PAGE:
The scarlet letter(s)

On Monday, making my way to work at quarter past 8 the city struck me as quiet. At the City Courts of Dili, however, the GNR packed into its small parking lot, with two vans. At least three UNPOL cars as well. Soon the street was shut off, causing mass disturbance to the city’s traffic.

Not this much security or attention was paid to the trial of the Tim Alfa militia from Lospalos, whose members were accused of ambushing and killing nuns and priests.

This week the trial for the alleged conspiracy leading to the February attack on Ramos Horta began.

On TVTL Monday night Angela Pires appeared calm but focused, wearing a tais dress. Newspapers reported she was barefoot – which they interpreted to mean she had come ready to fight. (I do not know what to make of that.) The other defendants, dressed in what can only be described as Guantanamo Orange jumpsuits, looked more the part of people accused of plotting to kill the President.

This morning on the way to Cristo Rei, I biked over some fresh graffiti in large capital red letters “Viva Lia Los. Viva Justisa. Viva Alfredo no Angie.” This is the first graffiti I have ever seen with Angie included. The message was tailor-made for the trial, and cleverly painted in a place where the President would be forced to walk past to continue his morning exercise routine to the beach.

Later in the day, I tripped over some of the bigger conspiracy theories, which seem hyperbolic and indicative of a huge distrust for the two most powerful people in the country. I did not realize, for example, that a great number of people doubt that Ramos Horta was ever shot. They are actually waiting for him to show his wounds at the trial to prove that he was actually attacked! Moreover, some believe that Alfredo’s mate fatin was not on the pavement at Ramos Horta’s house. They believe his body was dumped there. I asked around, to know if these ideas are “regional” but the first person who told me this was indeed from Oecusse, which I imagine defies regionalism. All asked said these ideas are widespread and not limited to one group.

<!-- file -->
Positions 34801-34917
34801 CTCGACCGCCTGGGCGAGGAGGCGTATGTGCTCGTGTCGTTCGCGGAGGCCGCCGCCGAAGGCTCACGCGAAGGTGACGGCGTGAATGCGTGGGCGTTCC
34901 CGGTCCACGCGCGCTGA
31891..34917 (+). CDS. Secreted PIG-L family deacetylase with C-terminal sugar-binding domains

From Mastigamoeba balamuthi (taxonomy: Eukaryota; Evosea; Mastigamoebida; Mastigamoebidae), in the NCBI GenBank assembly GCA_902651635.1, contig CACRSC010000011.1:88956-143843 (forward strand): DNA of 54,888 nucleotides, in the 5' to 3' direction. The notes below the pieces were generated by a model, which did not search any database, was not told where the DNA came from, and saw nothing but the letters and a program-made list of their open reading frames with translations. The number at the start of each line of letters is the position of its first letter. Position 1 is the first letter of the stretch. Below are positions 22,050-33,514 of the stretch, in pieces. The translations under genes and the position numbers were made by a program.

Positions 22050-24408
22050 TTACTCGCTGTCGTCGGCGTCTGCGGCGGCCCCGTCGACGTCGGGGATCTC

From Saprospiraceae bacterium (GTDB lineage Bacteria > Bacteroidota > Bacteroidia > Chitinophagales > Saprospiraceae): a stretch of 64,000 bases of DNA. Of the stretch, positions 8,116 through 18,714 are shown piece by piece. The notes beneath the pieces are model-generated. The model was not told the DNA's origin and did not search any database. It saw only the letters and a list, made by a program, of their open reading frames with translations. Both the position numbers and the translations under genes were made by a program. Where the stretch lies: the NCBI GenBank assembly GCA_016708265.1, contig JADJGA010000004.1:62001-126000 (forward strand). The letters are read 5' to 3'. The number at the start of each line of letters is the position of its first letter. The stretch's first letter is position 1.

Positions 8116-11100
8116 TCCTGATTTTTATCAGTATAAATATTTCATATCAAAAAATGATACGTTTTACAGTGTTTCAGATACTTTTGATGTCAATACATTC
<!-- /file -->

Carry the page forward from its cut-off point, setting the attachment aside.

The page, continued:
Dili, as in Portuguese colonial times, remains addicted to the whisper. The rumor. It does not help that the major sources of information, daily papers and TVTL are either at best too weak to cover events (let alone investigate), or at worst putty in the hands of a quite aggressive government.

This culture of rumor has serious consequences, one need only to look at 2002 and 2006. TVTL news coverage can be expanded, and from the sounds of it, people want to see Ramos Horta on the stand, and they want him to show his wounds. After all, haree hanesan fiar.

Let’s hope JSMP (whose website desperately needs updating) and some of the weekly papers can provide more information for the public.

Access to information aside, I have started to wonder whether these ema boot can ever regain the trust of a great number of people.


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